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Latest Edit: General 2013-06-20 (EDT)

Normal oral temperature is 98.6°F or 37°C, plus or minus 1°. Body temperature shows a normal diurnal variation, the lowest point is registered in the early-morning hours, and the highest is reached in the late afternoon.[1]


Causes Infections
See Also Other Conditions, Viral Infections, Gastritis, Otitis media, Urinary tract infections (UTIs)
Books Books on Other Conditions
Articles Articles on Other Conditions


Fever is characterized as follows:[2]

  • Fever is an increase in body temperature that occurs when the hypothalamus temporarily elevates the body's thermoregulatory set point.
  • Fevers occur as a way of assisting the immune system to destroy bacteria and viruses.
  • Fevers promote an increase in the quantity and motility of circulating white blood cells (immune cells). They also cause an increase in interferon which leads to an increase in antibody production.
  • During a fever, the concentration of Iron and Zinc in the blood is reduced which acts to inhibit bacterial growth.
  • The immune system signals to the hypothalamus to increase the body's thermoregulatory set point by releasing the cytokine interleukin-1. The release of this cytokine occurs when pathogens are being phagocytosed in the body.
Article Facts and Myths About Fevers in Children, NMJ, [1], 2012 February
  • The body aches that often accompany a fever occur because muscle tissue is broken down to free up amino acids that are then used by the immune system for defense, repair, and as an energy source. Interleukin-1 is involved in signalling this process, as well as in decreasing the appetite and the motility of the digestive organs during a fever.
  • High Fevers
Article Fever: Referral required?, IHP, Nov/Dec 2009
  • Fevers are an essential aspect of the body's innate ability to fight infection, yet they can become dangerous if they go too high, especially with young children.
  • 38.9-39.4 degrees Celsius (102-103 Fahrenheit) is an optimal oral temperature range for fighting infections. A high fever is considered any fever over 104 degrees Celsius.
  • Risk of high fevers may include seizures, meningitis or encephalitis.

Related Conditions

Fever is commonly associated with the following conditions:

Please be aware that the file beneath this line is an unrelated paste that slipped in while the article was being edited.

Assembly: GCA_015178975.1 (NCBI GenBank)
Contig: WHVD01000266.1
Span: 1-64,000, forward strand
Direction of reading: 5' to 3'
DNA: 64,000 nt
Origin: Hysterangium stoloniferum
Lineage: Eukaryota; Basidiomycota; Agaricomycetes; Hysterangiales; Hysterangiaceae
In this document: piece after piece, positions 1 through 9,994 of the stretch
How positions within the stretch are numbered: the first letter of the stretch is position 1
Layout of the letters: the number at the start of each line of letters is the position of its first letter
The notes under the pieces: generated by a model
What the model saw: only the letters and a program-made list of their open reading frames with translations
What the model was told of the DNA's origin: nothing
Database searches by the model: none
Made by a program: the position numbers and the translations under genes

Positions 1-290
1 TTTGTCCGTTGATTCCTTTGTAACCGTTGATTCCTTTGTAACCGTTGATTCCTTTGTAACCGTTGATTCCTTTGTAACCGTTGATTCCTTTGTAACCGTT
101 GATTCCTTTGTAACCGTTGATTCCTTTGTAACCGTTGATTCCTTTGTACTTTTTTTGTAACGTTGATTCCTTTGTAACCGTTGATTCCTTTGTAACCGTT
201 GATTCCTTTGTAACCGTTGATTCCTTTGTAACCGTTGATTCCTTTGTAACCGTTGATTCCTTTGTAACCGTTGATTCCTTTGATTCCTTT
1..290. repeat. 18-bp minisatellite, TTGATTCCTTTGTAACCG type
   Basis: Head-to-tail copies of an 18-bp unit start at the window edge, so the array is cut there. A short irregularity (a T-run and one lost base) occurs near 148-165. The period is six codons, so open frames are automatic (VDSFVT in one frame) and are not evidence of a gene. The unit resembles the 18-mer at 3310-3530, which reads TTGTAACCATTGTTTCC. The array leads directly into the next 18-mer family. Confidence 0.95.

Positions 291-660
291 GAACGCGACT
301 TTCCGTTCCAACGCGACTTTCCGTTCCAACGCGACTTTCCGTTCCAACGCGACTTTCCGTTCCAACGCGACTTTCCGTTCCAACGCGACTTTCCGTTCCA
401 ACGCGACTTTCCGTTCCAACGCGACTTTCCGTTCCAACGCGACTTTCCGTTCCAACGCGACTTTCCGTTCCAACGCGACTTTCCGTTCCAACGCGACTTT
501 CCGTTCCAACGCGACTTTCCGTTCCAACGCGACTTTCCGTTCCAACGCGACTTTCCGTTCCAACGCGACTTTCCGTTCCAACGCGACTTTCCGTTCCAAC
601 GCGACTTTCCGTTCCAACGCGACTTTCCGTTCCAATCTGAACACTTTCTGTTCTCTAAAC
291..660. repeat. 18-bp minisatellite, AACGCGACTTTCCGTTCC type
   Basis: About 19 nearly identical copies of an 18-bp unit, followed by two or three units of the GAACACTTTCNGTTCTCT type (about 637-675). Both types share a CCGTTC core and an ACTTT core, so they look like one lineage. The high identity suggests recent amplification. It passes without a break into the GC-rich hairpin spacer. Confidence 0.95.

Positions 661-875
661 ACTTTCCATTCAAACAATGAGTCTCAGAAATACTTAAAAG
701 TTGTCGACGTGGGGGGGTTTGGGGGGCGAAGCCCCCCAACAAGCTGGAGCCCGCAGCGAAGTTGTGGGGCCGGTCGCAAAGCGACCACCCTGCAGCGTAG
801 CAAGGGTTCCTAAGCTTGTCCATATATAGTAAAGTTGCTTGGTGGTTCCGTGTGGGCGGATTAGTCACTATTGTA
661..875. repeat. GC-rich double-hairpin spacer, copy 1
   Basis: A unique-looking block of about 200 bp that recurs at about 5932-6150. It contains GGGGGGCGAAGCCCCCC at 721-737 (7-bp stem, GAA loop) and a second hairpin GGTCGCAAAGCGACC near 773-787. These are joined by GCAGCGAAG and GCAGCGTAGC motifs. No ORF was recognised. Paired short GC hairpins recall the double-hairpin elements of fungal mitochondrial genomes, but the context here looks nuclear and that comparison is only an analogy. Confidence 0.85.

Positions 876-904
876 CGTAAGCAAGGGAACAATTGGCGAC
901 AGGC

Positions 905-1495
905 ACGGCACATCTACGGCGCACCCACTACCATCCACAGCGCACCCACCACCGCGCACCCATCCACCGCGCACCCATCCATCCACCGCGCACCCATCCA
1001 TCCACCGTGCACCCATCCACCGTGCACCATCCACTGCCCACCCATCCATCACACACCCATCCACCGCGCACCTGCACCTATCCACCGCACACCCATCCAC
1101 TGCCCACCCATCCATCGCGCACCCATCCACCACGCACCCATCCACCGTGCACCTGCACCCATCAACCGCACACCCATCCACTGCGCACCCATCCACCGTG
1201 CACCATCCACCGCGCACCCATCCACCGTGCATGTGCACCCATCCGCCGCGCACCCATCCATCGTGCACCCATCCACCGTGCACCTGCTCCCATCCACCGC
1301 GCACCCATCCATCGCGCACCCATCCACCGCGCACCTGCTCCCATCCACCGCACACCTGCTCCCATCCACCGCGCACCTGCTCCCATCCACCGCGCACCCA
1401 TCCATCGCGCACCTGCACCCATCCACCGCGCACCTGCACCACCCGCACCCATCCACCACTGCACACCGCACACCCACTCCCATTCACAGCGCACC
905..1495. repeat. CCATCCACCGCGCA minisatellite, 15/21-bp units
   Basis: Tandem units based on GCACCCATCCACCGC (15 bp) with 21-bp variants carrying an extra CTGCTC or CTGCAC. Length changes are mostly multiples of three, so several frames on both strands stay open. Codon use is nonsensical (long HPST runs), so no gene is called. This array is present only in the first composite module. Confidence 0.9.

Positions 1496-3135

Article Fever in Children, NDNR, 2011 September

Childhood Fevers

Fevers in children are most commonly due to:

Note: It is important to determine the cause of any fever in children. Fevers of unknown origin can be serious in children.[1]

Acute Fevers

  • meningitis
  • intrabdominal abscess
  • sepsis

Chronic low-grade fevers

Fever due to Medications

  • drugs that cause a fever include penicillins, cephalosporins, antituberculatrs, sulfonamides, macrolides, aminoglycosides, quinidine, methyldopa, procainamide, phenytoin

Note: Elderly individuals often have a diminished or absent febrile response to infections.[1]

Diagnostic Testing

The testing that is commonly done in response to an acute or chronic fever includes:

  • Blood Tests such as CBC with differential, urinalysis, ESR, SMA-22, monospot test, tuberculin test (PPD), antinuclear antibodies. Cultures of blood, urine, pharynx and stools.
  • Other tests include a cardiogram, chest radiograph, computed tomography (CT) scans, sonograms, technetium, gallium, and indium-111 scans.

Naturopathic Treatment

The goal of naturopathic treatment is to support and work in tandem with the healing power of the body and to address the causal factors of disease with individual treatment strategies. A fever is treated by identifying and treating the condition that it is associated with.

It is always advisable to work with a naturopathic doctor before engaging in any treatment plan.

  • 38.9-39.4 degrees Celsius 102-103 Fahrenheit) is an optimal oral temperature range for fighting infections.[2]
  • Body temperature can be raised or decreased via hydrotherapy so as to be shifted to within this range.[2]
  • To decrease a fever, use a tepid bath, or a neutral bath. These are baths that are slightly below body temperature, that is between 27 and 33 degrees C, and 33.8-35.5 degrees C respectively. To make the fever go down faster, rub the body with a sponge or a wash cloth. This is called a friction rub and will cause vasodilation on the surface of the skin, which will further cool the body.[2]
  • To raise a fever, bathe in water that is maintained at slightly above body temperature while drinking hot water or herbal tea. After the bath, wrap the person in a warm blanket.
  • Generally when a person has a fever they should rest, avoid eating (other than broths), and ensure that they are adequately hydrated. During a fever the body's energy is being used to fight the infection. When food is consumed, energy is required for digestion and is thus directed away from fighting the infection.[2]
  • Eating can resume when temperature is below 37.5 degrees Celsius.[2]
  • Ensure that the person with the fever remains well hydrated.[2]


  1. 1.0 1.1 1.2 Seller Robert (2000) Differential Diagnosis of Common Complaints, fourth edition, Chapter 15 Fever. W.B. Saunders Company.
  2. 2.0 2.1 2.2 2.3 2.4 2.5 2.6 Barron Patrick (2003) Hydrotherapy Theory and Technique Pine Island